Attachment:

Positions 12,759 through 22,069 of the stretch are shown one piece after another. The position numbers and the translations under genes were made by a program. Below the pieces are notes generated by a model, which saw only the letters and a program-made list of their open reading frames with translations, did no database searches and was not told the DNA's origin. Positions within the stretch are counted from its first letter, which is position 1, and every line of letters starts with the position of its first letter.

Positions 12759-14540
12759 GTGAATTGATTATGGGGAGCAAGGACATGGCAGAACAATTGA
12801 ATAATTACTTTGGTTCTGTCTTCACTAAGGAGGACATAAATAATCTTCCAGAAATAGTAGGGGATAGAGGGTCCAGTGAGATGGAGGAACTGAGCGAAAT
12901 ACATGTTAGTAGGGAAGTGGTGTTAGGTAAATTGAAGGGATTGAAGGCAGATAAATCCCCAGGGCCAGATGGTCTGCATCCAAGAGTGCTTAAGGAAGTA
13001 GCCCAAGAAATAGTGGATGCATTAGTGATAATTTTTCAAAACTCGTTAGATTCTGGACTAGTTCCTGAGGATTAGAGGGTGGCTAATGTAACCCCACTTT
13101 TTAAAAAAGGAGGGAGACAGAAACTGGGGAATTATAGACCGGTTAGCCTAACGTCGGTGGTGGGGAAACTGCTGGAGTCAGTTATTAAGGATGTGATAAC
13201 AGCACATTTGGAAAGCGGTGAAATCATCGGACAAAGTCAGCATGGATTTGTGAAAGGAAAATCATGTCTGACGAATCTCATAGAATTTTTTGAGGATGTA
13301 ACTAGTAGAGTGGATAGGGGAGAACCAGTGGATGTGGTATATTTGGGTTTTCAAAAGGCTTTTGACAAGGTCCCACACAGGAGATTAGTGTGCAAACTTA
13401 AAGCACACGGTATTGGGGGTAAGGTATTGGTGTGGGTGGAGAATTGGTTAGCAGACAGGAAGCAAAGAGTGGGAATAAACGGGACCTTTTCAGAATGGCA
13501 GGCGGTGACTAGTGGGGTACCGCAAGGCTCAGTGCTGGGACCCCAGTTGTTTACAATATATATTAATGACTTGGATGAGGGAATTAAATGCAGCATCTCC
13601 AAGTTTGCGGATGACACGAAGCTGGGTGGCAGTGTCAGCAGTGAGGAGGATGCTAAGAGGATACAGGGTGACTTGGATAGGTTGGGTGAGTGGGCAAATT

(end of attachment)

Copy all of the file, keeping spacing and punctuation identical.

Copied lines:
Positions 12,759 through 22,069 of the stretch are shown one piece after another. The position numbers and the translations under genes were made by a program. Below the pieces are notes generated by a model, which saw only the letters and a program-made list of their open reading frames with translations, did no database searches and was not told the DNA's origin. Positions within the stretch are counted from its first letter, which is position 1, and every line of letters starts with the position of its first letter.

Positions 12759-14540
12759 GTGAATTGATTATGGGGAGCAAGGACATGGCAGAACAATTGA
12801 ATAATTACTTTGGTTCTGTCTTCACTAAGGAGGACATAAATAATCTTCCAGAAATAGTAGGGGATAGAGGGTCCAGTGAGATGGAGGAACTGAGCGAAAT
12901 ACATGTTAGTAGGGAAGTGGTGTTAGGTAAATTGAAGGGATTGAAGGCAGATAAATCCCCAGGGCCAGATGGTCTGCATCCAAGAGTGCTTAAGGAAGTA
13001 GCCCAAGAAATAGTGGATGCATTAGTGATAATTTTTCAAAACTCGTTAGATTCTGGACTAGTTCCTGAGGATTAGAGGGTGGCTAATGTAACCCCACTTT
13101 TTAAAAAAGGAGGGAGACAGAAACTGGGGAATTATAGACCGGTTAGCCTAACGTCGGTGGTGGGGAAACTGCTGGAGTCAGTTATTAAGGATGTGATAAC
13201 AGCACATTTGGAAAGCGGTGAAATCATCGGACAAAGTCAGCATGGATTTGTGAAAGGAAAATCATGTCTGACGAATCTCATAGAATTTTTTGAGGATGTA
13301 ACTAGTAGAGTGGATAGGGGAGAACCAGTGGATGTGGTATATTTGGGTTTTCAAAAGGCTTTTGACAAGGTCCCACACAGGAGATTAGTGTGCAAACTTA
13401 AAGCACACGGTATTGGGGGTAAGGTATTGGTGTGGGTGGAGAATTGGTTAGCAGACAGGAAGCAAAGAGTGGGAATAAACGGGACCTTTTCAGAATGGCA
13501 GGCGGTGACTAGTGGGGTACCGCAAGGCTCAGTGCTGGGACCCCAGTTGTTTACAATATATATTAATGACTTGGATGAGGGAATTAAATGCAGCATCTCC
13601 AAGTTTGCGGATGACACGAAGCTGGGTGGCAGTGTCAGCAGTGAGGAGGATGCTAAGAGGATACAGGGTGACTTGGATAGGTTGGGTGAGTGGGCAAATT